Homemade is the new black

Black Friday is coming.
The day when North Americans do what they do best this time of year - consume.

Black Friday is coming.

The day when North Americans do what they do best this time of year – consume.

There is a blackfriday.com website, all dedicated to the beginning of the Christmas shopping season.

Generally the busiest shopping day of the year since 2005, according to Wikipedia, I don’t even think I would have known what it was when I was younger.

As our desire for more consumer goods grows, so do the profits on Black Friday.

The total consumer spending on Black Friday in the United States in 2011 was $52.4 billion according to Statistic Brain.

Where does this spending get us in the end?

Are we more grateful for Christmas because we have spent so much money?

The stress of the holiday season is often associated with mental health issues and it is unlikely overspending will make that better (sorry, but “retail therapy” is actually not therapeutic for most, just a short-term distraction).

Yet another Facebook campaign has been promoting an alternative to the feeding frenzy of shopping malls and outlet stores, however, and Fort St. James is a perfect place to do it.

The campaign is to encourage people to purchase local and homemade goods for your holiday shopping.

You may have seen it on your friends posts from time to time, I noticed it going around maybe a month or two ago.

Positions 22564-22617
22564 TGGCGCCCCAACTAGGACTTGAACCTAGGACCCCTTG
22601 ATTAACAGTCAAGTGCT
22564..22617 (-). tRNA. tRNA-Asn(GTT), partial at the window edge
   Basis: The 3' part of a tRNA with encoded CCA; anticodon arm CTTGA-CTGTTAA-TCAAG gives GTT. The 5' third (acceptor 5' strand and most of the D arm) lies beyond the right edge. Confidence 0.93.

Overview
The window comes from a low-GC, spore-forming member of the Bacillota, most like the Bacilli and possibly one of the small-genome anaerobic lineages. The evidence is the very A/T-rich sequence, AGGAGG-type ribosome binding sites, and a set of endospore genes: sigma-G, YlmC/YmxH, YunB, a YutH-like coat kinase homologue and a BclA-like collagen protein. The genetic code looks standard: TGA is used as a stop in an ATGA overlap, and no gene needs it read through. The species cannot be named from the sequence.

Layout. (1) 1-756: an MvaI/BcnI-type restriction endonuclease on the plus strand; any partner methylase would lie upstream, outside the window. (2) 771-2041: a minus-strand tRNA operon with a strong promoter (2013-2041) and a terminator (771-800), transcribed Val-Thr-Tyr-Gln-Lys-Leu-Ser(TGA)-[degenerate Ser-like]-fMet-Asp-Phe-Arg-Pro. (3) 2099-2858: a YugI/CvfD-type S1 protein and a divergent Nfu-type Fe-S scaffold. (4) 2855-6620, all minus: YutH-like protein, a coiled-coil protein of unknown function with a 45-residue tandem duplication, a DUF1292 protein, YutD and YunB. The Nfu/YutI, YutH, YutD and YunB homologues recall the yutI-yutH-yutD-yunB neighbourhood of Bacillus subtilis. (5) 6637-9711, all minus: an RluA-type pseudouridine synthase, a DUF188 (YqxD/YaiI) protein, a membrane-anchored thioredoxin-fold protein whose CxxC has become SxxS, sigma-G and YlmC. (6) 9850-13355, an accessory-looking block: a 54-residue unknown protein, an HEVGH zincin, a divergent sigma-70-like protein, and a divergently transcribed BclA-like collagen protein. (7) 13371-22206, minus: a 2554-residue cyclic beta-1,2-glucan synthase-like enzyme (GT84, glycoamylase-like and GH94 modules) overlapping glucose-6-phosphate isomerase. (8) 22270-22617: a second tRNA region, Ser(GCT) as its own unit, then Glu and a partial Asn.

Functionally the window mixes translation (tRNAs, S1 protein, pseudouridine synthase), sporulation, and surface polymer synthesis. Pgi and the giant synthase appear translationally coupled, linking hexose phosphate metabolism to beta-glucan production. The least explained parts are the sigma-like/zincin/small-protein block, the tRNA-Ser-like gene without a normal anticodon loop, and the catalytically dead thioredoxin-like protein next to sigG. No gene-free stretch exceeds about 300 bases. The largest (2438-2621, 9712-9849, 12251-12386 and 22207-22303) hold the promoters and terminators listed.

The campaign urges people to consider the impacts of what they purchase, and the tragedy in Bangladesh this year when a garment factory collapsed killing many workers drew attention to the plight of underpaid and poorly treated foreign workers.

From the Gap to Apple to Nike, many of the big or more popular name brands have been criticized for their purchasing practices and the conditions in their foreign factories.

Now why is Fort St. James a great place to be able to get on board with the homemade Christmas campaign?

Because it is the home of the largest craft fair in northern B.C. of course.

While the fair has already come and gone, it was as impressive as ever, with an incredible assortment of crafts and gifts to choose from.

There were more vendors than ever, with the second gymnasium having to be opened up to accommodate all of the vendors.

Now if you missed getting all your holiday shopping taken care of or they fair didn’t have what you need, fear not, there are still great options. The local shop The Window Box is always stocked with beautiful goods, some made locally and some brought in, but all with some charm. Clara’s Native Crafts offers some cultural crafts. Local artisans can also be contacted to see what they might have left from the craft fair.

Now with online shopping being made more and more accessible to find what you want, there are also some great online markets for incredible handmade and unique gifts, including 1000 Markets, Art Fire, ArtFlock, DaWanda, Folskie, MadeItMyself and Etsy.

From vintage clothing to jewelry, handmade and unique shoes to purses, shopping at these sites is a guarantee your gift will be unique and often one-of-a-kind.

Now the other option of course is to make gifts yourself, but we are not always as naturally creative in this manner.

If you need ideas and want to peruse some do-it-yourself options, just head over to Pinterest and look under DIY, the options will boggle the mind.